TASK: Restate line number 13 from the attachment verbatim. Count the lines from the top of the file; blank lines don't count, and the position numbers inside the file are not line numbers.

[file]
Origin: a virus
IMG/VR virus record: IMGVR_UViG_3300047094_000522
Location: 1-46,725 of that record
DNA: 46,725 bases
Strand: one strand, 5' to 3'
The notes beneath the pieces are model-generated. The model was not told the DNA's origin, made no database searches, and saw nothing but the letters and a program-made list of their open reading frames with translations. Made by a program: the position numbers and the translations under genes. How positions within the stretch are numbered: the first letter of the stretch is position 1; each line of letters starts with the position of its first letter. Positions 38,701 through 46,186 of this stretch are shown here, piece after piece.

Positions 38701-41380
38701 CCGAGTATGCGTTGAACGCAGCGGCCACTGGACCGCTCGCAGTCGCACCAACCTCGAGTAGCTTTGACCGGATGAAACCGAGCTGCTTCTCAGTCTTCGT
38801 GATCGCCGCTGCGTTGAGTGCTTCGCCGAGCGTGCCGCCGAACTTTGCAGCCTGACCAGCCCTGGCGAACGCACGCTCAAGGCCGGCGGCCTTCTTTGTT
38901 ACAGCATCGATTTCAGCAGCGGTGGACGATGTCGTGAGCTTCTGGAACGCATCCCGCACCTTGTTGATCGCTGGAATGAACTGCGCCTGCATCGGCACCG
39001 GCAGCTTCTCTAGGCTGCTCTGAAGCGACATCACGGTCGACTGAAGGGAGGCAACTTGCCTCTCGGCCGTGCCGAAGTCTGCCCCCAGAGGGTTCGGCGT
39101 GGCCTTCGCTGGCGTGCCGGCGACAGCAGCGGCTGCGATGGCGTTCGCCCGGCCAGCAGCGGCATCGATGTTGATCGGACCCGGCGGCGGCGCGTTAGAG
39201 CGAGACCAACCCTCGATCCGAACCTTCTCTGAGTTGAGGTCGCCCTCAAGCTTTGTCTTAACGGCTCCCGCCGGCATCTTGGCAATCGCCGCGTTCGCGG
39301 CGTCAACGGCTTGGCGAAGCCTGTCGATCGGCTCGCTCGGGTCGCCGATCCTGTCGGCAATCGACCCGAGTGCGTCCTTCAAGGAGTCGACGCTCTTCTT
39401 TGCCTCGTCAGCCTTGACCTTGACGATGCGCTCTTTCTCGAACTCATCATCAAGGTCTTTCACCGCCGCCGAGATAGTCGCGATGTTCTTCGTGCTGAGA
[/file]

39201 CGAGACCAACCCTCGATCCGAACCTTCTCTGAGTTGAGGTCGCCCTCAAGCTTTGTCTTAACGGCTCCCGCCGGCATCTTGGCAATCGCCGCGTTCGCGG